Facile Patterning of Laser-induced-Graphene with Tailored Li Nucleation Kinetics for Stable Lithium Metal Batteries
Metallic lithium is the ideal anode material for rechargeable batteries because of its high theoretical specific capacity of 3860 mAh g-1 and low electrode potential of -3.040 V compare with standard hydrogen electrode.
Substituting the graphite anode with metallic lithium is one of the most promising strategies to improve the energy densities of the current rechargeable lithium ion batteries (LIBS) to meet the goal of 400 Wh kg-1. Adopting lithium metal anode is also the prerequisite for novel high-energy chemistries such as lithium-sulfur and lithium-oxygen due to their relatively low working potentials.
In principle, these batteries could deliver energy densities as high as 600 Wh kg-1. However, the current lithium metal batteries (LMBs) are still plagued by low coulombic efficiency, fast capacity degradation, and safety hazards. While the detailed mechanisms are still under intensive investigations, the parasitic reactions between metallic lithium and the electrolyte, the piercing and rebuild of solid solid-electrolyte interphases (SEIs), and the growth of dendrites are recognized as the major sources of instability.
The research group led by Dr. LU Ziheng and YANG Dr. Chunlei developed a facile and scalable approach to stabilize the lithium metal anode by regulating the Li nucleation and deposition kinetics with laser-induced graphene (LIG).
Novel current collector based on laser-induced-graphene and the electrochemical performance of a the lithium metal battery (Image by LU Ziheng)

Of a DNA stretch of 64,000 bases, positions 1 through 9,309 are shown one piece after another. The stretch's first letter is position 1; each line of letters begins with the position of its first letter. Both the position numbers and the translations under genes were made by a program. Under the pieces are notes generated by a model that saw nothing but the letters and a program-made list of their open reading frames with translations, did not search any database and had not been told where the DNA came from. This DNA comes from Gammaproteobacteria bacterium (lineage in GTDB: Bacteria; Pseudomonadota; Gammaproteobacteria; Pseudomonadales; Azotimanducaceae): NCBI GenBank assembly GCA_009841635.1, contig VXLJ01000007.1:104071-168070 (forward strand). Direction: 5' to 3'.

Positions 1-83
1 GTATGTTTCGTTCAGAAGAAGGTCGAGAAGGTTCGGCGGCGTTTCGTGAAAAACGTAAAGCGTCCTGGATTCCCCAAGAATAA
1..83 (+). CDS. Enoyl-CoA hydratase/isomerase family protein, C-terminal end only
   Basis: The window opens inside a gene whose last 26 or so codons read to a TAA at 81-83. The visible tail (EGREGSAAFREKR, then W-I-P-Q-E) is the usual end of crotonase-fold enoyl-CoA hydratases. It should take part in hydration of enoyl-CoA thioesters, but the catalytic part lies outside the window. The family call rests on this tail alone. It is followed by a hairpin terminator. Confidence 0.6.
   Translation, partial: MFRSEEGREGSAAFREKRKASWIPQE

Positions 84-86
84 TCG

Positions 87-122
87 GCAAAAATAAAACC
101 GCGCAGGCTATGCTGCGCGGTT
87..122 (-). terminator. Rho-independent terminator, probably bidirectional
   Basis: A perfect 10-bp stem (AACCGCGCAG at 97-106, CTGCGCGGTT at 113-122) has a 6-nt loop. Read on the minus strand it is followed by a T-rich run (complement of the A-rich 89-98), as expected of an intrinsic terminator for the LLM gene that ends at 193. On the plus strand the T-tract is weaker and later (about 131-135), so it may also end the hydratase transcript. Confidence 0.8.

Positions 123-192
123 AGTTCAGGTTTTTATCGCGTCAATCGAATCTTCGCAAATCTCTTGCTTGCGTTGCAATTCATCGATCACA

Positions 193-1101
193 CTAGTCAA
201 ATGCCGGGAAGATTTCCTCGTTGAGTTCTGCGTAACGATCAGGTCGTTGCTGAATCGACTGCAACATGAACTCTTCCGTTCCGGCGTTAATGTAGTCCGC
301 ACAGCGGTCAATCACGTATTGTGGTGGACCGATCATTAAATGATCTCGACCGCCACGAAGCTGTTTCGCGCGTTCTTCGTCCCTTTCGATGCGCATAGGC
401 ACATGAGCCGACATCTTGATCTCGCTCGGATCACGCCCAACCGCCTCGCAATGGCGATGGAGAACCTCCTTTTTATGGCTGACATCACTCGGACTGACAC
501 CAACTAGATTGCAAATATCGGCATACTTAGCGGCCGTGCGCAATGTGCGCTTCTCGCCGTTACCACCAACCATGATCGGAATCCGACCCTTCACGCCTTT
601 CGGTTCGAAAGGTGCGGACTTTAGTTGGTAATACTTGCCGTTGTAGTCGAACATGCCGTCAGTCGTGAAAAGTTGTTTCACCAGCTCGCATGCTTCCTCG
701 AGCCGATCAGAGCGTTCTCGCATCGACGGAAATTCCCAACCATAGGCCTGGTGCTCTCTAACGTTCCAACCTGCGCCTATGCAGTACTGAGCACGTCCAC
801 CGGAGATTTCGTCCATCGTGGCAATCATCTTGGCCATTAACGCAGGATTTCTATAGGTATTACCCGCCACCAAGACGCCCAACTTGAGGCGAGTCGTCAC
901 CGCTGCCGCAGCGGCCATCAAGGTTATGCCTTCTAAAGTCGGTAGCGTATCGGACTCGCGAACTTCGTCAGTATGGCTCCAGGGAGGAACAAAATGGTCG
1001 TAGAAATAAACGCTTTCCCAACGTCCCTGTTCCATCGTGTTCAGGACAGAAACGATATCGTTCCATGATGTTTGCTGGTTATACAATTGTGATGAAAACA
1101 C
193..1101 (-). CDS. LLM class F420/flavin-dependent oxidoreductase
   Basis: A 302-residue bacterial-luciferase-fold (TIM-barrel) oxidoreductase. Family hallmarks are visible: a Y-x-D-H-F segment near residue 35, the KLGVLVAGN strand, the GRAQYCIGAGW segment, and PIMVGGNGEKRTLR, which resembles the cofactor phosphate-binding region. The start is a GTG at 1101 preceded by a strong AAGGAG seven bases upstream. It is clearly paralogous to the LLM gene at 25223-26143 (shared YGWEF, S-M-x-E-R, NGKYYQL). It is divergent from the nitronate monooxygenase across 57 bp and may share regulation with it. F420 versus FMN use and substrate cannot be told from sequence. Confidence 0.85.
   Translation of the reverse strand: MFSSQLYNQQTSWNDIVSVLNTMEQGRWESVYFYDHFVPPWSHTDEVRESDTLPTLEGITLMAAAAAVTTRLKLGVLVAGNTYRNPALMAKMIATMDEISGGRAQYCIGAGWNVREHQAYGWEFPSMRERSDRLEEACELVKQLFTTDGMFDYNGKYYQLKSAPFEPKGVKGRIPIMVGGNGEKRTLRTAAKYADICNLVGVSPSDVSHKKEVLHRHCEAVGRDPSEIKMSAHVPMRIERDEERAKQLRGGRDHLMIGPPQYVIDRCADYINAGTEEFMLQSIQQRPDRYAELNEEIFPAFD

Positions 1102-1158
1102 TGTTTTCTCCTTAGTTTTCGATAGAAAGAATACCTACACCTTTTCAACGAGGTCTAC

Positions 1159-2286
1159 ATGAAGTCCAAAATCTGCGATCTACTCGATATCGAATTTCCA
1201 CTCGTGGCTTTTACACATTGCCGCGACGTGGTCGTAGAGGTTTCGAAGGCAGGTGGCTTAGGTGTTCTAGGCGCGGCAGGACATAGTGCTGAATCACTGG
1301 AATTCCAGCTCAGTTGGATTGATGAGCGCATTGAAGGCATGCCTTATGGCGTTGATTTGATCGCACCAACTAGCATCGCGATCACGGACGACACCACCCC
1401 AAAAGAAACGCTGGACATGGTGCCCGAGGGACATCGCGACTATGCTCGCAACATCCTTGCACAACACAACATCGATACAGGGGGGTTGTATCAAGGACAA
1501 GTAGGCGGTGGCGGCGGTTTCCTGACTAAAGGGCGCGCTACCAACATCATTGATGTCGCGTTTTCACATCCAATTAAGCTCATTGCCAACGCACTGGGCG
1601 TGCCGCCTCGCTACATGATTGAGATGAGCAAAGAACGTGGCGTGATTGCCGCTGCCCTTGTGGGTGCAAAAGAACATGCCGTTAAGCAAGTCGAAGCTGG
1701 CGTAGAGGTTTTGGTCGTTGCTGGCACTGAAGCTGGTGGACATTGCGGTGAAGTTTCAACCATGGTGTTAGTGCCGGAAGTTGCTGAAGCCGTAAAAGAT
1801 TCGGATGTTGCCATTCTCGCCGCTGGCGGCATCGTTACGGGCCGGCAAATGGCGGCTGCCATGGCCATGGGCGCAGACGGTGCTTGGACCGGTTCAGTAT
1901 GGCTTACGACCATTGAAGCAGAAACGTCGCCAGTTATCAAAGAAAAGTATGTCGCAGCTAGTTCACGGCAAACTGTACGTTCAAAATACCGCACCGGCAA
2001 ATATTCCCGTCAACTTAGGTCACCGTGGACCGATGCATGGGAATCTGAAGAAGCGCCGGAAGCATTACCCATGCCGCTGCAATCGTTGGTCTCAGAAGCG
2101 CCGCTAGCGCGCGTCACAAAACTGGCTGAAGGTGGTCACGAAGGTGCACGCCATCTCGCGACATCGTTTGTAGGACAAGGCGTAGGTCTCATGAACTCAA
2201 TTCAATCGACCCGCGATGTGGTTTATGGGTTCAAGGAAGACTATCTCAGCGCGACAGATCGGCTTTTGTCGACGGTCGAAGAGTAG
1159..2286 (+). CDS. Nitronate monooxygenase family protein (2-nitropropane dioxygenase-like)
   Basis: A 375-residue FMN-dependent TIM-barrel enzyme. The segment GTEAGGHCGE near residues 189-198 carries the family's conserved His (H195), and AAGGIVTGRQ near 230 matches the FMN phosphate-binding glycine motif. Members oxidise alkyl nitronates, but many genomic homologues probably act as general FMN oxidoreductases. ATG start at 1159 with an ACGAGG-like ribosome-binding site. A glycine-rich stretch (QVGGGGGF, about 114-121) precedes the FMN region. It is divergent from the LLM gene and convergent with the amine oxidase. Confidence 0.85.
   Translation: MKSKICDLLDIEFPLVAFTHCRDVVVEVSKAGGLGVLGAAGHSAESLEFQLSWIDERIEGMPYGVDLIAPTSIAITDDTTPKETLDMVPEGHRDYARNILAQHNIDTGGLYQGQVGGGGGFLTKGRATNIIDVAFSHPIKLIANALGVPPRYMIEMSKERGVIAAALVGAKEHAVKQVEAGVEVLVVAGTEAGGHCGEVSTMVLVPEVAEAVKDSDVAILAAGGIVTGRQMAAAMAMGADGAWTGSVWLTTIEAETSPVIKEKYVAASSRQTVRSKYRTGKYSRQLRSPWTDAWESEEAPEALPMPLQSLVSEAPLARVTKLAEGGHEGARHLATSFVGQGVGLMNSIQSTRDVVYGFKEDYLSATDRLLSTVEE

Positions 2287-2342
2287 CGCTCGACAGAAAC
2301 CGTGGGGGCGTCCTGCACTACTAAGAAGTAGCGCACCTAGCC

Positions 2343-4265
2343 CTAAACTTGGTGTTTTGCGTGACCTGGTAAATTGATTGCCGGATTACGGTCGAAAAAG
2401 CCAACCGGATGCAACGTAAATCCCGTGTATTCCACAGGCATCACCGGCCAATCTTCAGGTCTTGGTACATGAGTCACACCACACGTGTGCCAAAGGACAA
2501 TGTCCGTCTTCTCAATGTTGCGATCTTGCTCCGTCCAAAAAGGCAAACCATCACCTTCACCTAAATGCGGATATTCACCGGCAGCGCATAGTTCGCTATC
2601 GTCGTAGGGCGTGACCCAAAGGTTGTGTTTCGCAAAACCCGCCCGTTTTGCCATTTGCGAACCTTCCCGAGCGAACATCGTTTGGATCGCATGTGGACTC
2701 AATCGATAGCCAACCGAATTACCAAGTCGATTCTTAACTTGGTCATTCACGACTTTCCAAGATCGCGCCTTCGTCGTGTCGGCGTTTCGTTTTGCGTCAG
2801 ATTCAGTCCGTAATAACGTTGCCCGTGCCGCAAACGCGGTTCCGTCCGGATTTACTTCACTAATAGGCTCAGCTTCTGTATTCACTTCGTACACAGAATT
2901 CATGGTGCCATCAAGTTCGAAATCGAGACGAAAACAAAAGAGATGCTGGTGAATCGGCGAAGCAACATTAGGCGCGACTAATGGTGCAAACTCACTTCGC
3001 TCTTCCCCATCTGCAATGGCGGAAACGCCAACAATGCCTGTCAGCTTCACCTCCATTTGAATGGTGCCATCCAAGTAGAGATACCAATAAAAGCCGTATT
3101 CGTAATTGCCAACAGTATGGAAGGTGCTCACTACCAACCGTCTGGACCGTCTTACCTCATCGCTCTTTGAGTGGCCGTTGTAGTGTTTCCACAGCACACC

By processing polyimide films on copper foils with a laser, a 3D-hierarchical composite material is constructed, consisting of a highly conductive copper substrate, a pillared array of flexible polyimide, and most importantly, porous LIG on the walls of the polyimide pillars. The high number of defects and heteroatoms present in LIG significantly lower the Li nucleation barrier compared to the copper foil. An overpotential-free Li nucleation process is identified at current densities lower than 0.2 mA/cm2.
Theoretical computations reveal that the defects serve as nucleation centers during the heterogeneous nucleation of lithium. By adopting such composites, ultrastable lithium metal anodes are obtained with high coulombic efficiencies of ~ 99%. Full lithium-metal cells based on LiFePO4 cathodes with a material loading of ~15 mg/cm2 and a negative/positive ratio of 5/1 could be cycled over 250 times with a capacity loss of less than 10%. The current work highlights the importance of nucleation kinetics on the stability of metallic anodes and demonstrates a practical method toward long lasting Li metal batteries.
The paper “Facile Patterning of Laser-induced-Graphene with Tailored Li Nucleation Kinetics for Stable Lithium Metal Batteries” was published on Advance Energy Materials.
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